Paul has been telling them of the hardships he had suffered, that he was under such great pressure that he despaired of life. But he is still going on trusting God and doing this work. Why does he not cave in? Why is he not lying on the floor wallowing in self-pity? What is the explanation for his whole heroic bearing? “God makes us stand in Christ,” he says, “and he is the same God who makes you stand firm in Christ too.” Think of the branch of a vine, how slender and weak it is by itself. But joined to the vine – in the vine – it is a fruit-bearer. So too Paul and Silas and Timothy are helpless alone. Without Christ they can do nothing, but in Christ “they stand firm.” We firmly believe the promises of God in Christ. We get the benefits of those promises as we abide in Christ. The verb ‘stand fast’ is in the present tense. We are going on standing firm, day by day in Christ. This is our present privilege and obligation. Then the tenses of the verbs change into the past as Paul describes three divine acts of pure vertical sovereign grace, which God has done to all his people:-
i] “He anointed us.” God himself did this. He did not send a prophet like Samuel to do it, it was He himself who came to Corinth of the Gentiles, right in the neighbourhood of the temple of Artemis, and there he anointed with his Spirit us – Paul stands in solidarity with the whole Corinthian congregation – “we have been anointed by God”, he tells them. As long promised by the prophet Joel the anointing would be upon indiscriminate, upon daughters as well as sons, young men and old men, mere maid-servants and man-servants – those on the lowest rungs of the social ladder – let not one slave think his rank prevents his enjoying this privilege, Gentiles as well as Jews, the Spirit would come upon them, and then they would all declare the wonderful works of God. The Mosaic longing that all God’s servants would be prophets was at last fulfilled.
Paul here is underlining the new covenant priesthood of the mere believer, the prophetic and kingly nature of every single Christian. God has anointed us in regeneration. There is not one single Christian who is unanointed, who is not a priest and a prophet and a king. That is the wonderful status of the mere Christian. The apostle Peter can speak to similar Gentile strangers and pilgrims scattered all through Asia Minor and he can say to them, “But you are a chosen people, a royal priesthood, a holy nation, a people belonging to God” (1 Pet. 2:9). That has given us the right of access to God. We can hurry into his presence in the name of Jesus and cry “Abba Father” to him and he will give us his undivided attention. There was a time when only the anointed High Priest on the Day of Atonement could enter into the Holy of Holies one day a year, but we can enter at any time and remain there with God for as long as a heart can desire, because God has anointed us as priests in Christ.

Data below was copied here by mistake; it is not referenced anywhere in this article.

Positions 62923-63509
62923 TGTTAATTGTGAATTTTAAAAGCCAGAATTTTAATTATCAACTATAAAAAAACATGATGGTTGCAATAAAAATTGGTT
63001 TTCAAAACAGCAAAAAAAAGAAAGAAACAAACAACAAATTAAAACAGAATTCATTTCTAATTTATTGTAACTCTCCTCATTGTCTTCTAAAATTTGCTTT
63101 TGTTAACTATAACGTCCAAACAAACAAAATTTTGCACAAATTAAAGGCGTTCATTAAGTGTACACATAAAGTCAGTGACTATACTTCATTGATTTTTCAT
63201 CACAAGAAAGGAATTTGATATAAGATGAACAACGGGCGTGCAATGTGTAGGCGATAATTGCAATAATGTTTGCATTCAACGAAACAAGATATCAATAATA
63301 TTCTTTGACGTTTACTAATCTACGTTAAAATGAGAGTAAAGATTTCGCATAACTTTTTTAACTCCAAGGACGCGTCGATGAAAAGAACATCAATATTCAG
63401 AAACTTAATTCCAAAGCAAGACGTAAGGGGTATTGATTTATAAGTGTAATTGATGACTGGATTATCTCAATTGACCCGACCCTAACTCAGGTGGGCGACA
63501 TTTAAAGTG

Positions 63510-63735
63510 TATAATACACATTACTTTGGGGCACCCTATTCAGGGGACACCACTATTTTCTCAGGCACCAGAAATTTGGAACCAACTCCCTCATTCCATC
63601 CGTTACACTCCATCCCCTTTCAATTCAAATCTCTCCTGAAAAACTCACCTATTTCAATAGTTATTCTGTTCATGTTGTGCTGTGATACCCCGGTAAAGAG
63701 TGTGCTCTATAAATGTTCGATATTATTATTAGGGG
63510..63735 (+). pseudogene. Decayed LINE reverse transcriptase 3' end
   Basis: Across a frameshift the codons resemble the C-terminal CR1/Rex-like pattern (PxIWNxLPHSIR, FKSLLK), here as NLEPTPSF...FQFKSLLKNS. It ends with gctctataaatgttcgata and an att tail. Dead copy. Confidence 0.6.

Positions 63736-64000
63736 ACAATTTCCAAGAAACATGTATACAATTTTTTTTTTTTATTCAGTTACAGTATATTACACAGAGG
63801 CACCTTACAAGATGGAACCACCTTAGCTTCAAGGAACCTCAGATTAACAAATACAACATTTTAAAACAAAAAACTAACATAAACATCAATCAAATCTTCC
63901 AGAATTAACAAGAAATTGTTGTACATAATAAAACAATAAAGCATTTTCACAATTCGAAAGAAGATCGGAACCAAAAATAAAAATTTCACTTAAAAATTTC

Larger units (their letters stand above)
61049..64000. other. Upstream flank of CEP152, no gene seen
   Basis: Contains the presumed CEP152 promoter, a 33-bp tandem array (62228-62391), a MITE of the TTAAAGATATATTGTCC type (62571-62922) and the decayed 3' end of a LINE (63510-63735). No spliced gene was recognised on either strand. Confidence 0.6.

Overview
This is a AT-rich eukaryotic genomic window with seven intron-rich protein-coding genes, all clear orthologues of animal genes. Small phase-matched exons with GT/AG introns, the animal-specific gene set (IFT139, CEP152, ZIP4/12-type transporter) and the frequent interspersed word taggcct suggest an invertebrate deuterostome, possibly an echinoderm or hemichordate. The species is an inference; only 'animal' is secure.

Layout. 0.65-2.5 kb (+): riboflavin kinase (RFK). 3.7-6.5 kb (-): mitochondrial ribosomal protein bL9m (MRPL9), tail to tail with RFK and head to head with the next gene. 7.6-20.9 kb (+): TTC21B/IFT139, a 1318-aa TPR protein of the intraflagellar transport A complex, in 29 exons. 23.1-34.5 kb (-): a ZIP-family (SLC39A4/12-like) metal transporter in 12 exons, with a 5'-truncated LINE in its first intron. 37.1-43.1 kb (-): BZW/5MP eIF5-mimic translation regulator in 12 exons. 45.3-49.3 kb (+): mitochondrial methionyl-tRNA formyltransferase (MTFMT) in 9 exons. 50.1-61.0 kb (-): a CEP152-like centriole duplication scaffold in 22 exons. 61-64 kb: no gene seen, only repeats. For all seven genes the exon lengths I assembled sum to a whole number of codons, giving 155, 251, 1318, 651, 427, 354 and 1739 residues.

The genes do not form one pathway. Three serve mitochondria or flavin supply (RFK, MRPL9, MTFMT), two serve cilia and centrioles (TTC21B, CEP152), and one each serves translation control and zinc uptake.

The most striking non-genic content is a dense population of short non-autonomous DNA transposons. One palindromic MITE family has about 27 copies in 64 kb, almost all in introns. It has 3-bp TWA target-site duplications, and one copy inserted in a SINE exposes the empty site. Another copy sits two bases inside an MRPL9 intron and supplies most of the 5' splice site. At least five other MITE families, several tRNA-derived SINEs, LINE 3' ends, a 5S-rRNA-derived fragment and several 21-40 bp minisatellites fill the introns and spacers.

I say that every Christian is an anointed Christian. If you heard Peter sitting at one side of the Antioch congregation and refusing to eat with the Gentile members of the church then he was not proving that he was unanointed but he was showing to what depths a Spirit-anointed member of Christ’s church could fall. So none of us may take our privileges for granted – “take heed you who stand lest you fall” – and each of us must cry to God, “Help me to stand firm in Christ.” I will not minimize your privileges in Christ. I will take them and scourge you with them if you are not standing firm. Every Christian has become a member of the fellowship of the Anointed – the Messianic community, the anointed ones who are in the Great Anointed One. The is how God makes us stand firm. He gives us Holy Spirit anointing. How wonderful his faithfulness.
ii] “He set his seal of ownership on us” (v.22). There is a document of ownership of houses and businesses and merchandise and lands. The owner pours warm wax onto the document and puts his own unique seal upon it. Those things are legally his, and nobody else’s. The seal is a mark of authenticity. You are the document, and the seal is God. He has confirmed that those who have put their trust in Christ belong to him by setting his seal upon them. “Saul of Tarsus is now mine! The Philippian jailor is now mine! Lydia is now mine!” When God regenerates he sets his seal of ownership on us. “These are mine,” he declares. He is not ashamed that such derelicts are his. God is so faithful towards us.